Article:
Mighty No 9 Screenshots June 8 Feature

Mighty No. 9 Footage, Details and Interview with Keiji Inafune

During E3 we got some extra details on the Mighty No. 9 demo, along with various pieces of footage.

Check them out below:

– E3 demo has a stage set on a rainy highway at night;
– Futuristic semis and hover cars are in the level;
– You have to use Beck’s horizontal dash to zip between cars that act as platforms above the instant-kill road below;
– Dash move is unlimited but requires deliberate use;
– The stage boss, Mighty No. 7, occasionally hops in to slice apart a car you’re standing on;
– Use the dash to dodge enemies and zip into them to take them out;
– Some enemies drop defense-boosting shields and power-ups;
– These increase attack power;
– A combo system exists in the game;
– Highway section ends with a face-off against Mighty No. 7, named Brandish;
– Brandish spins across the floor, performs leap attacks with reasonable dodge windows and frequently opens himself up to attack;
– Doing enough damage to Brandish causes him to glow pink, prompting players to dash into him to deal a huge amount of damage;
– The battle almost falls apart when Brandish begins slashing across the screen in broad strokes, telegraphing his attacks with brief pink lines;
– Another stage features Call;
– Call controls in a similar manner to Beck;
– Call’s prison level requires her to be a bit stealthier;
– She can stun enemies with a weak, slow blaster and use a shield to deflect incoming enemy attacks.;
– Enemy robots project yellow vision cones that blink red if Call is discovered;
– Huge sentry robots guard more open areas, firing out a big bladed boomerang at Call when they spot her.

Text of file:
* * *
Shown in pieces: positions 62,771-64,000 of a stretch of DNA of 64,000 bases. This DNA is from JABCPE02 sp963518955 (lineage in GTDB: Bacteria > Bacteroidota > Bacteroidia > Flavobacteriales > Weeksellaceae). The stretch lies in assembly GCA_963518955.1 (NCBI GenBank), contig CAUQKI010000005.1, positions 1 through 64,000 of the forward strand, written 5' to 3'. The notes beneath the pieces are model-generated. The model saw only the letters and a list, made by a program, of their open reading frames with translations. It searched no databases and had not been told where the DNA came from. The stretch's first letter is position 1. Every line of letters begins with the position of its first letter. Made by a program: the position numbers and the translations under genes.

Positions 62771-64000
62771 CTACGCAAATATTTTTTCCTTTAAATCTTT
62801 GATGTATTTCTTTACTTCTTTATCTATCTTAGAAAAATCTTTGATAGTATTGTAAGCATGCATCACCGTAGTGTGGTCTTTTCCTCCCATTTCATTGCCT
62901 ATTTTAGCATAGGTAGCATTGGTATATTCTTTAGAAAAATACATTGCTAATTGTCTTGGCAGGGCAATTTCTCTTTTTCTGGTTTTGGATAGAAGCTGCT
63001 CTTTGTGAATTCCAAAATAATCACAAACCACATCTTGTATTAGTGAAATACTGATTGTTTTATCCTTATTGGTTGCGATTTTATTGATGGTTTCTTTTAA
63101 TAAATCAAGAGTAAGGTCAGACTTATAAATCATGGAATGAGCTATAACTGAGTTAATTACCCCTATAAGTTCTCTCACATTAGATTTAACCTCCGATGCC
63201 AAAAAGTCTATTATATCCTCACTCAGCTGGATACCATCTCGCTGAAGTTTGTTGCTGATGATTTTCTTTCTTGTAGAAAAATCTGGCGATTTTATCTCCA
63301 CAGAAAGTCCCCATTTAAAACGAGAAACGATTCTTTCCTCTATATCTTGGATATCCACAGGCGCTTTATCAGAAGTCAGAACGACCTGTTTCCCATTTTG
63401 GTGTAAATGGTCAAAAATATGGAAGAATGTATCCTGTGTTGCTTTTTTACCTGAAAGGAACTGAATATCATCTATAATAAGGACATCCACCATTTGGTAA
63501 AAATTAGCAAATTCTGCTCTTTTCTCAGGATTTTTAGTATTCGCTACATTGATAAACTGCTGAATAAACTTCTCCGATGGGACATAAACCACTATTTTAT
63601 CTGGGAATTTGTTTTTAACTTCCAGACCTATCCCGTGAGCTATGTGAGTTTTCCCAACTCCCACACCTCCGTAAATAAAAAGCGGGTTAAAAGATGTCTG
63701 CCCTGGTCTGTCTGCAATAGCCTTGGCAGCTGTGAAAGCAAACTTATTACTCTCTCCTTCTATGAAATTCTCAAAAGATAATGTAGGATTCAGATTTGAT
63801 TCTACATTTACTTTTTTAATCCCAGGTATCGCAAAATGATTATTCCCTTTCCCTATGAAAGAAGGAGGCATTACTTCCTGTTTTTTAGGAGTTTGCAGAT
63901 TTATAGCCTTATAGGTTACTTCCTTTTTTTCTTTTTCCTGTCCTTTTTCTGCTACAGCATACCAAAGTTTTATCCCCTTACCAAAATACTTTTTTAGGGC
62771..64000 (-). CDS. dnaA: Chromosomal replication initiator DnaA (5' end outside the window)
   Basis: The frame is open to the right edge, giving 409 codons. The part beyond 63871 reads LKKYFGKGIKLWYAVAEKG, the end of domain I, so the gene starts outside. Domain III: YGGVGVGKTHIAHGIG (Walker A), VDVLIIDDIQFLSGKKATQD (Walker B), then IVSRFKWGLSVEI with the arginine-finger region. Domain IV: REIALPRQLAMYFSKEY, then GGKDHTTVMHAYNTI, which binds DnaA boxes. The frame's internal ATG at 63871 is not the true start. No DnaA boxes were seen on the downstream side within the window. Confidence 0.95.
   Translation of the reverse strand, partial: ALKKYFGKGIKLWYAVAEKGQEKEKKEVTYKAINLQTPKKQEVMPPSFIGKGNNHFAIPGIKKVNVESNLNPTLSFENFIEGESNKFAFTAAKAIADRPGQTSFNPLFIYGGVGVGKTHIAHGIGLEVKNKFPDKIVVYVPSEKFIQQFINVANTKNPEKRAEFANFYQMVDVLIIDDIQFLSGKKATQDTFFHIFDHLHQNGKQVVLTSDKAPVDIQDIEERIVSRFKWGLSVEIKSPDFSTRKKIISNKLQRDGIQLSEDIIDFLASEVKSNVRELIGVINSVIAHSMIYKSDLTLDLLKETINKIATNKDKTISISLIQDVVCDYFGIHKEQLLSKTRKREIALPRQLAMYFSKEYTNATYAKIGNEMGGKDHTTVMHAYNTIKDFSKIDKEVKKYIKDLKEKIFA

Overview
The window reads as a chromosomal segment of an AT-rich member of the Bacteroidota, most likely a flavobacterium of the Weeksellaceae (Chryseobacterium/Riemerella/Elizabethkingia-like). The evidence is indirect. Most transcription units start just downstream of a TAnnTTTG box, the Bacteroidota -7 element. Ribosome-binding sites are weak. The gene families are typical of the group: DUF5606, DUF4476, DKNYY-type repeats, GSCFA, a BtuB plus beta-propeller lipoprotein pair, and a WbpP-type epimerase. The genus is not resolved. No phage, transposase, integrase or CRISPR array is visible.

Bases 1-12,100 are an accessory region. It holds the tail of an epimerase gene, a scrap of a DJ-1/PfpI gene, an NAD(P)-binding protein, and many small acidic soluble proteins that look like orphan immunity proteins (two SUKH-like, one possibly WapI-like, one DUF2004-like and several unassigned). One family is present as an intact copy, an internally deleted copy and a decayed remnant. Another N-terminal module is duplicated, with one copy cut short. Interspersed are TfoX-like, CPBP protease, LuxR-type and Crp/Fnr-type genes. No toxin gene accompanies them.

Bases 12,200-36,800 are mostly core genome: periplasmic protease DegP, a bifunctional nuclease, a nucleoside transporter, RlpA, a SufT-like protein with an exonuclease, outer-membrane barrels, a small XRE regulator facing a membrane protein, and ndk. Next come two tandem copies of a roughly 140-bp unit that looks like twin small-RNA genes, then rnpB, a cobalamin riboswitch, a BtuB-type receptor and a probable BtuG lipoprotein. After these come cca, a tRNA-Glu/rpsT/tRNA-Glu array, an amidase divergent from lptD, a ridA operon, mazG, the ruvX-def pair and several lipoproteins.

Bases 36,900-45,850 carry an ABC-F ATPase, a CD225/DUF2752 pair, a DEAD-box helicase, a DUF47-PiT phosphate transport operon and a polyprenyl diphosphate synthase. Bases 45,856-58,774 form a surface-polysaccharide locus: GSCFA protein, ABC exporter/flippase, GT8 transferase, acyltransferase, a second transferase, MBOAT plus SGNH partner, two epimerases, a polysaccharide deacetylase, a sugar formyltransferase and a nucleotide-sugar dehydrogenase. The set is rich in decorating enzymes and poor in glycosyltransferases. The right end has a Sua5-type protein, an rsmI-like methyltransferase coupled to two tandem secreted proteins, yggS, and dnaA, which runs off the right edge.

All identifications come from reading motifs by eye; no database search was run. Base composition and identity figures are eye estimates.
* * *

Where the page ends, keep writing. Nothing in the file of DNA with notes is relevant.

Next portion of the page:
IGN Footage:

GameSpot Footage:

In addition to this, Inafune gave an interview to Engadget about the game and its future.

You can find his quotes below:

On owning the IP:

“As a creator, as myself, the best thing that happened to this project [Mighty No. 9] is that I have the IP. The IP is mine. The IP is the company’s IP, so we can do whatever we want. And that will actually speed things up really nicely because once the backers ask for something, we don’t have to go over to the publisher or the first-party [studio] … or whoever we’re working with. We can just make the decision.”

On not wanting to copy Mega Man:

“We didn’t really think about [making] another copy of Mega Man. In a way, I wanna kind of evolve this genre and this action platformer kind of genre with this game. So, yes, we had Mega Man in mind at some point, but we didn’t just want to copy that.”

– Inafune is thinking about a possible next installment
– Doesn’t sound like the next game will be on Kickstarter
– He’ll instead team up with Deep Silver, the current game’s publisher

“I’m more thinking of making this game by myself and, since we have such a good relationship with Deep Silver right now, maybe working with them. Sort of starting a partnership with them and making this game from the start for them.”

– Inafune refers to the roughly 70,000 backers as “staff members”
– Only negative experience was the stress his team felt in emailing out three development updates per month
– The best aspect is that he was able to realize his concept

“I pretty much achieved every kind of stretch goal that was out there. At this point I can’t think of too many things I left off. In a sense, this game is kind of complete.”

On the Japanese market:

“We haven’t seen too many Japanese games or too many new Japanese IPs coming out in the recent years. For example, at this year’s E3, there’s not too many… almost nothing. So I think this is what the gamers want. And I think a lot of the Japanese creators, not necessarily the publishers, are realizing this and some of them realized they [can] just do the Kickstarter and they [can] become a really huge success. And of course this is a really good thing, but we shouldn’t just stop here with just creators. We should get those Japanese publishers to get involved as well. Wake them up and let them see how demanding the market is for Japanese games. So hopefully the publishers will see this soon enough and I guess [start] challenging themselves a little bit more.”